Karibu Tanzania Organization (KTO) in collaboration with the Ministry of Education, Science, and Technology (MoEST) is implementing the Elimu Haina Mwisho, a Skills Development Program for young women through 54 Folk Development Colleges (FDCs). The programme targets young mothers and young women who dropped out of school due to various reasons, including early pregnancies, early marriages, poverty and other social-cultural issues.
The Elimu Haina Mwisho (EHM) programme empowers young women with opportunities to access secondary education through a non-formal setup, vocational training, life skills, and entrepreneurship; the skills needed to create opportunities for further studies, or bridge them into employment and enable them to thrive in the labor market.
In response to, and prevention of Gender Based Violence (GBV) and other harmful practices, EHM programme provides the young women with a comprehensive life skills education programme including human rights and gender equality, GBV, HIV/AIDS, and Sexual Reproductive Health and Rights (SRHR). At the end of the two-year programme, participants will not only gain new knowledge and be employable or continue with their studies, but also gain self-esteem, self-confidence, and be empowered to tackle life challenges and become true examples of life-long learning.
Tanzania, a lower middle-income economy is among the fastest growing economies in Africa, with one of the world’s youthful populations. However, the Tanzanian society suffer from gender disparities that restrict accessibility of basic rights and services for girls and women. Child marriage and adolescent pregnancy rates are high, contributing to an alarming rate of school dropouts. Out of 60,000 children who drop out of lower secondary school every year, half of them are girls with 5,500 girls dropping out due to pregnancy (WB, 2020).
In line with the inclusive Education Strategy, KTO in collaboration with the Ministry of education, science and technology (MoEST) developed the EHM programme to provide an alternative pathway through FDCs, for young women and mothers who dropped out of school for various reasons. The initiative aims at strengthening young adults with a focus on young women’s rights and opportunities for active citizen engagement, and help them gain the skills to acquire formal-sector employment, self-employment and or continue their education even further. It also involves personal development, capacity building for the participants to acquire new knowledge, skills in democratic participation, and deeper understanding of community problems and finding ways through which young women can participate in solving them.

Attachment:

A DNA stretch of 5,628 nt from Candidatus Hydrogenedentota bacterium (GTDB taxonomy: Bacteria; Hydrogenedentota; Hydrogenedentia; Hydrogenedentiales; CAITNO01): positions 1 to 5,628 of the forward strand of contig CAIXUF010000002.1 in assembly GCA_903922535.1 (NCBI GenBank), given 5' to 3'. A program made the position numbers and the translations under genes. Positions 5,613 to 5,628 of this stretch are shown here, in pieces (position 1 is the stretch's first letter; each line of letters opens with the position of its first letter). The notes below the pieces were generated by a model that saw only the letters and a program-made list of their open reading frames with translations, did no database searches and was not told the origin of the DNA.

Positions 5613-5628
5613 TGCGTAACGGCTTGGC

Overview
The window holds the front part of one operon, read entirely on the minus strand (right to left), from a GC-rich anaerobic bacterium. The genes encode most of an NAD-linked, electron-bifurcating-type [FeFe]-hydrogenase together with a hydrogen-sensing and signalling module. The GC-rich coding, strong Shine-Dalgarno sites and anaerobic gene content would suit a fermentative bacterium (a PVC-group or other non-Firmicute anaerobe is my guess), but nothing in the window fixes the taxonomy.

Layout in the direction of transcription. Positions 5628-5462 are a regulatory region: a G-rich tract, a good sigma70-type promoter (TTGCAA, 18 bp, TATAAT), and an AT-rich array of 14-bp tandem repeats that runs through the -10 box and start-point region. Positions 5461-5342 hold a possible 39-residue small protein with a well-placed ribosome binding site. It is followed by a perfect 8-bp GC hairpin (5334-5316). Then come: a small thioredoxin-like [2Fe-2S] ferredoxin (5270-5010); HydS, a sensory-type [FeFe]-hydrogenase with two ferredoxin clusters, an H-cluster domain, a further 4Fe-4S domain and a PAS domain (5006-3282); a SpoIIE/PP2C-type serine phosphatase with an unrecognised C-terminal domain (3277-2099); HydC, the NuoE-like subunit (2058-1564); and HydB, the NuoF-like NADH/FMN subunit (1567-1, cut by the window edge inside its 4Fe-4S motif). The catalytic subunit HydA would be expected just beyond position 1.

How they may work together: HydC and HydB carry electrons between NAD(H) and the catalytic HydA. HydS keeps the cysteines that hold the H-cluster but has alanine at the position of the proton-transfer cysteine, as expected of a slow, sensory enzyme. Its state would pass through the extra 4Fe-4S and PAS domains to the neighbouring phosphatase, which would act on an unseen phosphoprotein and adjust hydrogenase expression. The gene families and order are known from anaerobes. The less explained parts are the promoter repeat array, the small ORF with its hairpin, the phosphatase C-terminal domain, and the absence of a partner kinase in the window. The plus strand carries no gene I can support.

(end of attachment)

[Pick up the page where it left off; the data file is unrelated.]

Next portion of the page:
The programme recruits young women to FDCs allocated in different regions all over Tanzania. The young women come together for a two-year course (which is flexible depending on participants wish) of social rehabilitation, skills-building combining both theory and practice, and short-term internships. The course activities are also used as a tool in the work towards attitude and behavioral change in society, bringing awareness about girls and young women´s situation in the community through Community dialogue activities.
To enable young mothers to attend the courses well, childcare services are provided at day-care centers at the FDCs. While the MoEST and the FDCs supports with ensuring the availability of classrooms and childcare workers, KTO supports the day care centers with training and learning materials including books, furniture, children play facilities, and training of childcare workers.
The EHM programme is in alignment with the Sustainable Development Goals 4 and 5 as it strives to ensure that young women and mothers get quality education irrespective of their status as dropouts, while promoting lifelong learning opportunities for all. Once these young women are educated and empowered, they get opportunities to engage in different income generating activities including employment. Hence, contributing to achievement of SDG 1.